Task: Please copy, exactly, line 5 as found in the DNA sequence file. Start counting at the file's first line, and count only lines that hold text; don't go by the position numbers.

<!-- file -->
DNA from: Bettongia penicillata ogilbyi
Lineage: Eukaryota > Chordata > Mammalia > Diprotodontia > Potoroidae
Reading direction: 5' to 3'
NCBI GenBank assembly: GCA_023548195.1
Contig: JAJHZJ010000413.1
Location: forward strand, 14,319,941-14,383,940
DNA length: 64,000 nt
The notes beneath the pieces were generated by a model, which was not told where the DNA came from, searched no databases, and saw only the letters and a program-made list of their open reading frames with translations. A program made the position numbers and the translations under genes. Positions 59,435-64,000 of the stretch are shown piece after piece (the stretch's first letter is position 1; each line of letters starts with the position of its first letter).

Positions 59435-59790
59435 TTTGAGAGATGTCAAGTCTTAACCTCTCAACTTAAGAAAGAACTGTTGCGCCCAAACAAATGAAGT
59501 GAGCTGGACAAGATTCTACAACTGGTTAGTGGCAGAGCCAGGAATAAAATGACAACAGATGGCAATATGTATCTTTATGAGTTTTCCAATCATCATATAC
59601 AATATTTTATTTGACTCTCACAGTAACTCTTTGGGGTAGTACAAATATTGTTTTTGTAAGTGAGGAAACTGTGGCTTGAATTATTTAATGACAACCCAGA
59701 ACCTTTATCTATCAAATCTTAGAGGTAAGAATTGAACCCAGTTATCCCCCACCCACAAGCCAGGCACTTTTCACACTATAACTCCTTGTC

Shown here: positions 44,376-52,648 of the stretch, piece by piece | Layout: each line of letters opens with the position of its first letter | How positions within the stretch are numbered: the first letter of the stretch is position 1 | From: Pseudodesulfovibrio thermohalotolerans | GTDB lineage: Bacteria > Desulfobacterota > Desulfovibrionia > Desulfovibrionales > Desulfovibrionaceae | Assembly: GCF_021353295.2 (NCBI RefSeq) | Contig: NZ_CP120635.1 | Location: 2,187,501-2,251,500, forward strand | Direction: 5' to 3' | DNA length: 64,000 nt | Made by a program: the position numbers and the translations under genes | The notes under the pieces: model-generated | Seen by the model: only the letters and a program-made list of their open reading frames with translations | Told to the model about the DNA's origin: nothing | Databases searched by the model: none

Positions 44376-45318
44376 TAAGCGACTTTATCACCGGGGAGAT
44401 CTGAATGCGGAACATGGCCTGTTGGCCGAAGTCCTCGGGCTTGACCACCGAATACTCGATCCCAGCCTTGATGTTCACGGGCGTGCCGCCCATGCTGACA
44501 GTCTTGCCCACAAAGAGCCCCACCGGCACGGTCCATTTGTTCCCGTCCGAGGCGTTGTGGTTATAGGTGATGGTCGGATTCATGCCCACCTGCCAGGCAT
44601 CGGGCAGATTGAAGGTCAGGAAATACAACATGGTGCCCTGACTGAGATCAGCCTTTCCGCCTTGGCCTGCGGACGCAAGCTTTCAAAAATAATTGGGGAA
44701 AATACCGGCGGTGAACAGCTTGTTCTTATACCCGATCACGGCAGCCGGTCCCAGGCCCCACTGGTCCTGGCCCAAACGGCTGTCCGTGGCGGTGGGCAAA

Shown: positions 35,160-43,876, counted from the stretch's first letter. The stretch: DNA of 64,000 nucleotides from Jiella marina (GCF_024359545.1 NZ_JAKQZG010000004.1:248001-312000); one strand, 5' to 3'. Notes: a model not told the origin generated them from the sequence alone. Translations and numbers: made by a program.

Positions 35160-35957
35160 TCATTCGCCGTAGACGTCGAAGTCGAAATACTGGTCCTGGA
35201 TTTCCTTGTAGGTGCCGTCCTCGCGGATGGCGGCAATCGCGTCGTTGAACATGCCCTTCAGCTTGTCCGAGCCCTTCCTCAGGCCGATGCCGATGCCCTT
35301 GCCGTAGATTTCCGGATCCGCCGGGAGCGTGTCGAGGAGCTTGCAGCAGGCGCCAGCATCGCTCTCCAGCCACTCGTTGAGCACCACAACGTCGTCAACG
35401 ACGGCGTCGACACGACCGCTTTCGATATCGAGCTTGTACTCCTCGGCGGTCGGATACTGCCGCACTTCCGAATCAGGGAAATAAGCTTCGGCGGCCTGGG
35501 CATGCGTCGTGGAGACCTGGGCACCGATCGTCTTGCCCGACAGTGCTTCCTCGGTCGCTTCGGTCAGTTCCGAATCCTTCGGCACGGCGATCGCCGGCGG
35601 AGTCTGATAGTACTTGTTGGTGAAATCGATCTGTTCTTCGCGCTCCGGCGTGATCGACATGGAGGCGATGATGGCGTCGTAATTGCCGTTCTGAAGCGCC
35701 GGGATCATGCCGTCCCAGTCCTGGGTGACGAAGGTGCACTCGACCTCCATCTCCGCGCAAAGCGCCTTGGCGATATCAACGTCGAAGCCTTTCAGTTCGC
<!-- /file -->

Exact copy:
Contig: JAJHZJ010000413.1